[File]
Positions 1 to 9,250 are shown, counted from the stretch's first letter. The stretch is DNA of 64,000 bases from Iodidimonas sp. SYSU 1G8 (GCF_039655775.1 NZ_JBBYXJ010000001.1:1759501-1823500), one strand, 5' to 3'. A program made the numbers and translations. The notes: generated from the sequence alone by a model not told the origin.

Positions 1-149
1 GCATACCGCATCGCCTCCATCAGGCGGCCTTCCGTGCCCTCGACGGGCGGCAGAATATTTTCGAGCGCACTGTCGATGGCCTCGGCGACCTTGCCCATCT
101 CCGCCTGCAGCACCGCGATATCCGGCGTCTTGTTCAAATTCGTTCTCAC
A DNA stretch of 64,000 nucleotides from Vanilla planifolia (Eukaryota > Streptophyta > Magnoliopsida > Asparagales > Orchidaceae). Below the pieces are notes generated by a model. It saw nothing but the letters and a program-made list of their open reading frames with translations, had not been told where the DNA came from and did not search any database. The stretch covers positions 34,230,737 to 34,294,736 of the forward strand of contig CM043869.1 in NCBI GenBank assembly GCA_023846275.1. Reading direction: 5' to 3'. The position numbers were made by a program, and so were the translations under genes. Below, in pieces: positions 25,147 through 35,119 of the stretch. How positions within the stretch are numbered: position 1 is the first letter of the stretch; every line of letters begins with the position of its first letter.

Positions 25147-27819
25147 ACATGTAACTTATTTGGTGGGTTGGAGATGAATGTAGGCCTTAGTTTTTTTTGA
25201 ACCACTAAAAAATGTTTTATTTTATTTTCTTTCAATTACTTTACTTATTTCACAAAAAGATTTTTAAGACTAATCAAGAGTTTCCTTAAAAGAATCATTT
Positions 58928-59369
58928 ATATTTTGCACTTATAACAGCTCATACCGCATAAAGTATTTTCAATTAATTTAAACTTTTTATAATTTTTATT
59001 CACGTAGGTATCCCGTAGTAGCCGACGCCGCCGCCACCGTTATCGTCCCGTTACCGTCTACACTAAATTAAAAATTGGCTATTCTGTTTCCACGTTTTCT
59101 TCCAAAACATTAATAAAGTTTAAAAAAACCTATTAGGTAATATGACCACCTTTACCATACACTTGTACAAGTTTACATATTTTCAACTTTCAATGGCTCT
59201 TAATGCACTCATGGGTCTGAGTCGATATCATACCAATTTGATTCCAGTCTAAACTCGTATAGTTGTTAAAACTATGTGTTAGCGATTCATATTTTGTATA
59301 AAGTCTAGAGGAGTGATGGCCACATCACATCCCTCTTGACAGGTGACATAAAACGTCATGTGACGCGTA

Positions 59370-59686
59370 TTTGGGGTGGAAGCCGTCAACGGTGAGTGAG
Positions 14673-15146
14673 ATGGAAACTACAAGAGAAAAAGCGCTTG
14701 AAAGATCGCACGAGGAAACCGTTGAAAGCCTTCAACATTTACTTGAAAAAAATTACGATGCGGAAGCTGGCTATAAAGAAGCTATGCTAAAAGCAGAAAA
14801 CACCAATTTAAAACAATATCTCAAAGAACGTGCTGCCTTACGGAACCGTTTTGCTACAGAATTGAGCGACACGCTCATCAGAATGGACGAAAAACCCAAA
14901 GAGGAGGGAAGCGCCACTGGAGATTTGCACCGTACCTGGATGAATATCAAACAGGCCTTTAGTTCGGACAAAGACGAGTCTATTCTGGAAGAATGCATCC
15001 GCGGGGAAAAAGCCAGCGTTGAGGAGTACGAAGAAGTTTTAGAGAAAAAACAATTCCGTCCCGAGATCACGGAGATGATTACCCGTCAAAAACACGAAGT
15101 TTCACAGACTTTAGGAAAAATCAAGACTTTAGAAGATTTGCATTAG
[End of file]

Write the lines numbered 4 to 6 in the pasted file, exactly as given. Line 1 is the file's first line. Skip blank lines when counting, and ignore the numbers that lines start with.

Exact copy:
101 CCGCCTGCAGCACCGCGATATCCGGCGTCTTGTTCAAATTCGTTCTCAC
A DNA stretch of 64,000 nucleotides from Vanilla planifolia (Eukaryota > Streptophyta > Magnoliopsida > Asparagales > Orchidaceae). Below the pieces are notes generated by a model. It saw nothing but the letters and a program-made list of their open reading frames with translations, had not been told where the DNA came from and did not search any database. The stretch covers positions 34,230,737 to 34,294,736 of the forward strand of contig CM043869.1 in NCBI GenBank assembly GCA_023846275.1. Reading direction: 5' to 3'. The position numbers were made by a program, and so were the translations under genes. Below, in pieces: positions 25,147 through 35,119 of the stretch. How positions within the stretch are numbered: position 1 is the first letter of the stretch; every line of letters begins with the position of its first letter.

Positions 25147-27819